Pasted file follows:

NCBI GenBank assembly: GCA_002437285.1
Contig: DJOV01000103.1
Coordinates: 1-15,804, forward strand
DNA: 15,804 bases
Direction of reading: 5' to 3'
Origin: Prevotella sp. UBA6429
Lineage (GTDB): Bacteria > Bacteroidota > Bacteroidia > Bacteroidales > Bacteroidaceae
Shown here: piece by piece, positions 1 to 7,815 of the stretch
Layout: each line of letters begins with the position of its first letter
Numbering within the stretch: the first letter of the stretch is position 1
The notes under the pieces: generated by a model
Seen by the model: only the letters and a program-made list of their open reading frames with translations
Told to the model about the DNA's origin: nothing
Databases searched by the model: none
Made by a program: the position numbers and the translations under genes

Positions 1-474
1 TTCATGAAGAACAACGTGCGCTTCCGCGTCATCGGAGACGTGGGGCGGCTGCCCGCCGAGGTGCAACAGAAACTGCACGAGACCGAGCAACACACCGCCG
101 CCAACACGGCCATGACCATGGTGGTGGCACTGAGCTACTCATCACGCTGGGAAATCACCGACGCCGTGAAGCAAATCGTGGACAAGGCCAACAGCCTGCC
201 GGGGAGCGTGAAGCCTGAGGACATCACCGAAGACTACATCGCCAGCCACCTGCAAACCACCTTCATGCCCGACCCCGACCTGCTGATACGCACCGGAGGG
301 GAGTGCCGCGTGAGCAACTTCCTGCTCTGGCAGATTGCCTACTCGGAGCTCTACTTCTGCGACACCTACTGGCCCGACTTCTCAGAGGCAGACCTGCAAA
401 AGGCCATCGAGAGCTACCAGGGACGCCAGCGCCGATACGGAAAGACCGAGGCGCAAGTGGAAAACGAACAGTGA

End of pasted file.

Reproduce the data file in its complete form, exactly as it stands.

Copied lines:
NCBI GenBank assembly: GCA_002437285.1
Contig: DJOV01000103.1
Coordinates: 1-15,804, forward strand
DNA: 15,804 bases
Direction of reading: 5' to 3'
Origin: Prevotella sp. UBA6429
Lineage (GTDB): Bacteria > Bacteroidota > Bacteroidia > Bacteroidales > Bacteroidaceae
Shown here: piece by piece, positions 1 to 7,815 of the stretch
Layout: each line of letters begins with the position of its first letter
Numbering within the stretch: the first letter of the stretch is position 1
The notes under the pieces: generated by a model
Seen by the model: only the letters and a program-made list of their open reading frames with translations
Told to the model about the DNA's origin: nothing
Databases searched by the model: none
Made by a program: the position numbers and the translations under genes

Positions 1-474
1 TTCATGAAGAACAACGTGCGCTTCCGCGTCATCGGAGACGTGGGGCGGCTGCCCGCCGAGGTGCAACAGAAACTGCACGAGACCGAGCAACACACCGCCG
101 CCAACACGGCCATGACCATGGTGGTGGCACTGAGCTACTCATCACGCTGGGAAATCACCGACGCCGTGAAGCAAATCGTGGACAAGGCCAACAGCCTGCC
201 GGGGAGCGTGAAGCCTGAGGACATCACCGAAGACTACATCGCCAGCCACCTGCAAACCACCTTCATGCCCGACCCCGACCTGCTGATACGCACCGGAGGG
301 GAGTGCCGCGTGAGCAACTTCCTGCTCTGGCAGATTGCCTACTCGGAGCTCTACTTCTGCGACACCTACTGGCCCGACTTCTCAGAGGCAGACCTGCAAA
401 AGGCCATCGAGAGCTACCAGGGACGCCAGCGCCGATACGGAAAGACCGAGGCGCAAGTGGAAAACGAACAGTGA